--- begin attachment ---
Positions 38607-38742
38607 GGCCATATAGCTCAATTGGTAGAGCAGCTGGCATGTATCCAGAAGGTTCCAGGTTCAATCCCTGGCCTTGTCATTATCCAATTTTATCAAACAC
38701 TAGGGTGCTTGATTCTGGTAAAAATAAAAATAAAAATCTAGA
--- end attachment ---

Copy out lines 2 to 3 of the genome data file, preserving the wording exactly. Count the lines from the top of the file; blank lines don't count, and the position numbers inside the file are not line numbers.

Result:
38607 GGCCATATAGCTCAATTGGTAGAGCAGCTGGCATGTATCCAGAAGGTTCCAGGTTCAATCCCTGGCCTTGTCATTATCCAATTTTATCAAACAC
38701 TAGGGTGCTTGATTCTGGTAAAAATAAAAATAAAAATCTAGA